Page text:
The Boy Scouts (Aired on July 15 and 16 2017)

Renewal for 91-Year-Old Scout Camp (Aired on June 15 and 16, 2017)

Camp Nooteeming in Pleasant Valley has been serving the scouting community for 91 years, but newly arrived Scout Executive/CEO for the Hudson Valley Council of the Boy Scouts of America, David Horton, recognized that the Camp is in serious need of renovation to become a resident camp. Volunteer Dave Petrovich has taken charge of the project. Together for a joint interview on RadioRotary, they describe plans to set up camping centers for specific topics, events, and skills, including centers devoted to STEM (Science, Technology, Engineering, and Mathematics); shooting sports; the environment; crafts; and more. Scouts, including Cub Scouts as young as age 5 and Girl Scouts, will use the renovated facilities along with other community groups. In an interesting sidelight, Program Co-Host Jonah Triebwasser tells about how Rotary and scouting have been linked since the earliest days of both service organizations.
Learn more:
Hudson Valley Council of Boy Scouts of America
Camp Nooteeming
Boy Scouts of America
Order of the Arrow

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UN SHOW # 2 (Aired on Feb 4 and Feb 5 2017)

Once again, RadioRotary takes its microphone to Rotary Day at the United Nations for a series of interviews with persons from organizations “doing good in the world.” Lakeway/Lake Travis (TX) Rotarian Barker Keith discusses the Rotary 3D Limbs project, which is using 3D printing to produce prosthetics, especially new legs, for amputees, especially in Africa. Dr. Linda J. Stillman ,
who teaches at several colleges, is the founder and president of the Young Global Leadership Foundation, which guides aspiring youth leaders from around the world to become global citizens and democratic leaders towards a peaceful,
prosperous and positive global society in the 21st Century, primarily through provision of volunteer mentors. In the third interview, Melena Sosa tells RadioRotary about the Liter of Light project. The interior of homes that lack electric lighting can be easily illuminated with an improvised solar tube, a clear plastic soda bottle filled with water that receives sunlight from above the roof and projects it through the roof into the home, providing the equivalent of a 55-watt bulb when the sun is shining. Liter of Light has also developed interior lighting powered by batteries that are recharged from small solar panels.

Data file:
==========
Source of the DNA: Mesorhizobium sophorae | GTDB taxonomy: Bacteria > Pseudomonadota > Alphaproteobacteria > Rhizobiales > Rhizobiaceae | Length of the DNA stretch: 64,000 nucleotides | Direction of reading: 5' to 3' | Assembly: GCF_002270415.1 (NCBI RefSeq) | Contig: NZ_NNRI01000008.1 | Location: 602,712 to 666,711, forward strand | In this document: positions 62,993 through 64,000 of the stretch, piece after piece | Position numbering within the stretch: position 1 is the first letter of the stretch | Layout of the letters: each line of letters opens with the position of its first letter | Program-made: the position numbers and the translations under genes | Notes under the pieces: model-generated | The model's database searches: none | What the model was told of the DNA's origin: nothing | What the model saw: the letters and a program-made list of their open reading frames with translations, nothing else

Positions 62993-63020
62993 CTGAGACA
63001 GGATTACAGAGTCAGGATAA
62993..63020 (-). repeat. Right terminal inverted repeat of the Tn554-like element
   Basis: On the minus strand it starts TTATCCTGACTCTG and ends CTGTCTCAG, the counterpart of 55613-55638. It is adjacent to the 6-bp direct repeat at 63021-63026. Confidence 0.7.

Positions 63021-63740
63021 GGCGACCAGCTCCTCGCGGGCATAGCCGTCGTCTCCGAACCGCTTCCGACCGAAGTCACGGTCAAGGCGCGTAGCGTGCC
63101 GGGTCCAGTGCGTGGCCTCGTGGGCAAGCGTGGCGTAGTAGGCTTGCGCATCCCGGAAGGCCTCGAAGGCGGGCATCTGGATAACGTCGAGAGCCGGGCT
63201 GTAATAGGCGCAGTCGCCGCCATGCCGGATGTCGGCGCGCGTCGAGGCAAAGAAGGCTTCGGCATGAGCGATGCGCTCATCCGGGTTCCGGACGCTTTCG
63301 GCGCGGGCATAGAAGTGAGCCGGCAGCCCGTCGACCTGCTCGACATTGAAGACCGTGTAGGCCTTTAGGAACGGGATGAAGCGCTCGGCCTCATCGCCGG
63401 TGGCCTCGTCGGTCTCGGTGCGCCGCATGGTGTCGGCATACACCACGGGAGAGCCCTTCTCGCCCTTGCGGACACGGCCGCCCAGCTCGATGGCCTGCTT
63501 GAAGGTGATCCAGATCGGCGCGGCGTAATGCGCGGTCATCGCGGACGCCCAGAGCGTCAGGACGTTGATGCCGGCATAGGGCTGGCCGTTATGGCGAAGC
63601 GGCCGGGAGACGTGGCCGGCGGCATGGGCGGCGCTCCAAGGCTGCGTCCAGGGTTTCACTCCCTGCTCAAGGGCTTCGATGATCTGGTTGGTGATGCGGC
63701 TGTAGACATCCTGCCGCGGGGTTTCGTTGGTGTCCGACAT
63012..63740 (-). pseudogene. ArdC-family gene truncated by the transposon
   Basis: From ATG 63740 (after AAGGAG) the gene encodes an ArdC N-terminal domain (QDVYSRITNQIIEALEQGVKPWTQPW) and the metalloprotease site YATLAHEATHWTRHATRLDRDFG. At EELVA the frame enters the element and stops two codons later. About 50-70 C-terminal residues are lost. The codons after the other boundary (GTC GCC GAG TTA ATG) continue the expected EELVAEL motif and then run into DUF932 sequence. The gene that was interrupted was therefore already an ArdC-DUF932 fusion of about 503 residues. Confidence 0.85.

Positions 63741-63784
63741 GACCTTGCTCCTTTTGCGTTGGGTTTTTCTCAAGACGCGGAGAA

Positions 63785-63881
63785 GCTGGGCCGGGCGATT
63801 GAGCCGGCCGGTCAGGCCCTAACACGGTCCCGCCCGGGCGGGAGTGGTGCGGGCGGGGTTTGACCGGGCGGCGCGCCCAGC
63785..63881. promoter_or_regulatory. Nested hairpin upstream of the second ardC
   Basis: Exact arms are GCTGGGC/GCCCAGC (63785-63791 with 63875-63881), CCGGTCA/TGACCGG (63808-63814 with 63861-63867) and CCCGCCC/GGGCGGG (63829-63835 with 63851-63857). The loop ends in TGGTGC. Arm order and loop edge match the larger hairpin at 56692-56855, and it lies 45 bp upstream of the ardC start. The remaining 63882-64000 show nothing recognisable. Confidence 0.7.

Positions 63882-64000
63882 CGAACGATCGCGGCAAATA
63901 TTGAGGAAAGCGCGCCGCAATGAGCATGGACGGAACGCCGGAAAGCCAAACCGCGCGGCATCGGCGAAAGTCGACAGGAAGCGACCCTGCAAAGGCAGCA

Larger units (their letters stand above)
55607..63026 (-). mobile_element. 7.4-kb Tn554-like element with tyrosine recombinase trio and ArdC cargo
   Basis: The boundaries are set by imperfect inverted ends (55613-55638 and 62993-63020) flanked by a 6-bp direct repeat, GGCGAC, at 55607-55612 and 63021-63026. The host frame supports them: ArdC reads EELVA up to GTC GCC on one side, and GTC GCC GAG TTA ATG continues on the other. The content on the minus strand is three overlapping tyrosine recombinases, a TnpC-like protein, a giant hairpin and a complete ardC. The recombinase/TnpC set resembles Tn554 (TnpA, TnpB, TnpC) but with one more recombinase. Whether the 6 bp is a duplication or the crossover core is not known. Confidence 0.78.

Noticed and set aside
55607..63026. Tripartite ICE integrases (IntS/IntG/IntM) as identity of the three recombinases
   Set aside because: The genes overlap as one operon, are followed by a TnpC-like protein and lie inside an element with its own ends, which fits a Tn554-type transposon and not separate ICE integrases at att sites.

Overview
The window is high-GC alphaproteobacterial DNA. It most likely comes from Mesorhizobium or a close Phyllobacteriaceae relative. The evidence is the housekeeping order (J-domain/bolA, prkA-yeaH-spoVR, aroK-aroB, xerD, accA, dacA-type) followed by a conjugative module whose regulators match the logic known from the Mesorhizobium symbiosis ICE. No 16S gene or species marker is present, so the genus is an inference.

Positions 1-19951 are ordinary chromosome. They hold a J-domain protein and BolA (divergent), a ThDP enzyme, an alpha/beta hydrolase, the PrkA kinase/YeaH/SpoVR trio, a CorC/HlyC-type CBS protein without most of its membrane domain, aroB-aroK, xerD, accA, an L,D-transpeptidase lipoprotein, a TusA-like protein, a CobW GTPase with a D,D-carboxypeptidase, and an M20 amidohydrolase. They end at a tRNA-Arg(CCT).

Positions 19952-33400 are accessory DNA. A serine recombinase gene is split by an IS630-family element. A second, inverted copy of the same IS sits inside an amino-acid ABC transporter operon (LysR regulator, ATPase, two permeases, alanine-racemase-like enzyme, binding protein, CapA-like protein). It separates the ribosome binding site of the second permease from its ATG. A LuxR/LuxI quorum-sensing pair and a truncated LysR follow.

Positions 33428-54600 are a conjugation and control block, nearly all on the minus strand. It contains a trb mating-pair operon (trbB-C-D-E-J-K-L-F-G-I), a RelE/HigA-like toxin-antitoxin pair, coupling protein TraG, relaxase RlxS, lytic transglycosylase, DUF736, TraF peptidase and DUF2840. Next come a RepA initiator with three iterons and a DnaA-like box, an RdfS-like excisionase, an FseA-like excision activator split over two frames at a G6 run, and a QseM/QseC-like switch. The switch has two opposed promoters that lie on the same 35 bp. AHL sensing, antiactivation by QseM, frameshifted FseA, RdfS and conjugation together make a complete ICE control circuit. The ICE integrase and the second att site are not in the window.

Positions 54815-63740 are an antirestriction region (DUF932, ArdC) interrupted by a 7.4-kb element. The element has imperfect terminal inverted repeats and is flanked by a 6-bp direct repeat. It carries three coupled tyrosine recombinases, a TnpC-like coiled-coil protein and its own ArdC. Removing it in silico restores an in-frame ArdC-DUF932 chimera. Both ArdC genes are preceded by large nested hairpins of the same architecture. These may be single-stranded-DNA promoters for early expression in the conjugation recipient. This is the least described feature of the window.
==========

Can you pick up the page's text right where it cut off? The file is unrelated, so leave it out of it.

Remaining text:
Learn more:
Rotary Day at the UN
Rotary 3-D Limbs (Facebook)
Rotary Club of Lakeway/Lake Travis
Young Global Leadership Foundation
Liter of Light
Liter of Light USA

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Zika Virus Update (Aired on September 24 and 25, 2016)

Jonah Triebwasser interviews Cary Institute disease ecologist Shannon LaDeau on the recently recognized dangers from the Zika virus and on the mosquitoes that carry it from human to human. Zika has been known in the Old World since the 1940s but did not reach the Western Hemisphere until 2014, when travelers brought it to Brazil. It has since spread widely through South America, the Caribbean, and some neighborhoods in Florida. Zika is carried from person to person primarily by two species of tropical and subtropical mosquitoes that are daytime biters and to a lesser degree by sexual relations. About 80% of humans infected show mild symptoms or none, but the disease can cause severe damage to an unborn child if the mother is infected. The main concern has been microcephaly, which results in an abnormally small skull and likely brain damage.

Learn more:
Cary Institute of Ecosystem Studies
Zika Virus and Disease
Mosquito Carriers

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September 26, 2016 · Posted in Environment, Health, Hudson Valley, Travel  

Solarizing the Hudson Valley (Aired on July 2 & 3, 2016)

John Wackman

John Wackman

John Wackman, program manager for Solarize Hudson Valley, explains the ins and outs of solar panels in this RadioRotary interview. Solar power is a cost-effective way for most homeowners and businesses to reduce or even eliminate electric power bills while helping improve the environment by reducing both air pollution and global warming. Solar panels are 3-ft by 5-ft panels of glass and silica that produce DC electricity when they are exposed to sunshine. An array of panels on a roof or placed in yards or fields can produce more than enough current for a home or business on a sunny day; a device called an inverter changes the power to AC and a net meter sends excess power into the electric grid. When there is insufficient sunlight (for example at night), the net meter steers power from the grid into the home or business. Solarize Hudson Valley is a state and community agency that promotes solar power locally and helps find reliable installers who can set up the panels. Federal and state tax laws and loan help from NYSERDA make installations save money over loan repayment starting with the first full year of operation. Leasing is also available.

Learn more:
Solarize Hudson Valley
Solar Power Information
Global Warming

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July 2, 2016 · Posted in Environment, Hudson Valley  

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